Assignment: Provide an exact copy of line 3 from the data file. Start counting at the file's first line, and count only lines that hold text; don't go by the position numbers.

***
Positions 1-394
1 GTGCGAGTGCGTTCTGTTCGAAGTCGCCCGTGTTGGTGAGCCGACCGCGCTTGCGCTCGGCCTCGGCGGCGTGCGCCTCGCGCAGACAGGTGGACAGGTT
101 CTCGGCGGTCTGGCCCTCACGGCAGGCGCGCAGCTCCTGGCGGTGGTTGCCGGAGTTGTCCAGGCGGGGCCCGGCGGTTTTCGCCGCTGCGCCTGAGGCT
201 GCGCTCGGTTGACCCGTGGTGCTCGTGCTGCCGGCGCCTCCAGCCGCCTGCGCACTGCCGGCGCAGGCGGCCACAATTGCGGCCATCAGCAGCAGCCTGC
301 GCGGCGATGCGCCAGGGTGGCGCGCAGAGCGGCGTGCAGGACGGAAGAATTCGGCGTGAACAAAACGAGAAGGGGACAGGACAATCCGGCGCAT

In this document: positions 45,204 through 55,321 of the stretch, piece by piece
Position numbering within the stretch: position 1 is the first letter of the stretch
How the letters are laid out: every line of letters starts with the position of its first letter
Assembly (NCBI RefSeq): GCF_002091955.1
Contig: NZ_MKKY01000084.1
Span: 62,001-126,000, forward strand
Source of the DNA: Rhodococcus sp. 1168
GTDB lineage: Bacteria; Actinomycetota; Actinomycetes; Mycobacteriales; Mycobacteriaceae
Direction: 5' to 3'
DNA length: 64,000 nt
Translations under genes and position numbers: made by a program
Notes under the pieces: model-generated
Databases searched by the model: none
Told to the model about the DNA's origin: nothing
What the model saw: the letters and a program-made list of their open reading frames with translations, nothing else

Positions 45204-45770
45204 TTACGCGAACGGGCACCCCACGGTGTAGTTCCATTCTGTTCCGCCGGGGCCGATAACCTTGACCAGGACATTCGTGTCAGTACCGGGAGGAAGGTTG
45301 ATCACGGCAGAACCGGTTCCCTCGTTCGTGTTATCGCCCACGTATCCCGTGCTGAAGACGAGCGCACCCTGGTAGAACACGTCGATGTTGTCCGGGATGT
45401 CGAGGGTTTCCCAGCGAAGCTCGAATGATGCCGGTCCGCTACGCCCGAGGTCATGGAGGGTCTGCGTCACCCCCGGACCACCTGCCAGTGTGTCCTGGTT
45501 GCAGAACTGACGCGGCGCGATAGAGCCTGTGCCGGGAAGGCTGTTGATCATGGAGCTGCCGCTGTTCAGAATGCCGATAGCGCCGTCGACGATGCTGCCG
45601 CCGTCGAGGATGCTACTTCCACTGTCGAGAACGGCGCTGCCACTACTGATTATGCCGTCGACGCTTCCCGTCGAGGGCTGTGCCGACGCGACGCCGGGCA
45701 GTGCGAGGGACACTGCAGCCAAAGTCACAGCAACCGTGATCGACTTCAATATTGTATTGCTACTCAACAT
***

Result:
101 CTCGGCGGTCTGGCCCTCACGGCAGGCGCGCAGCTCCTGGCGGTGGTTGCCGGAGTTGTCCAGGCGGGGCCCGGCGGTTTTCGCCGCTGCGCCTGAGGCT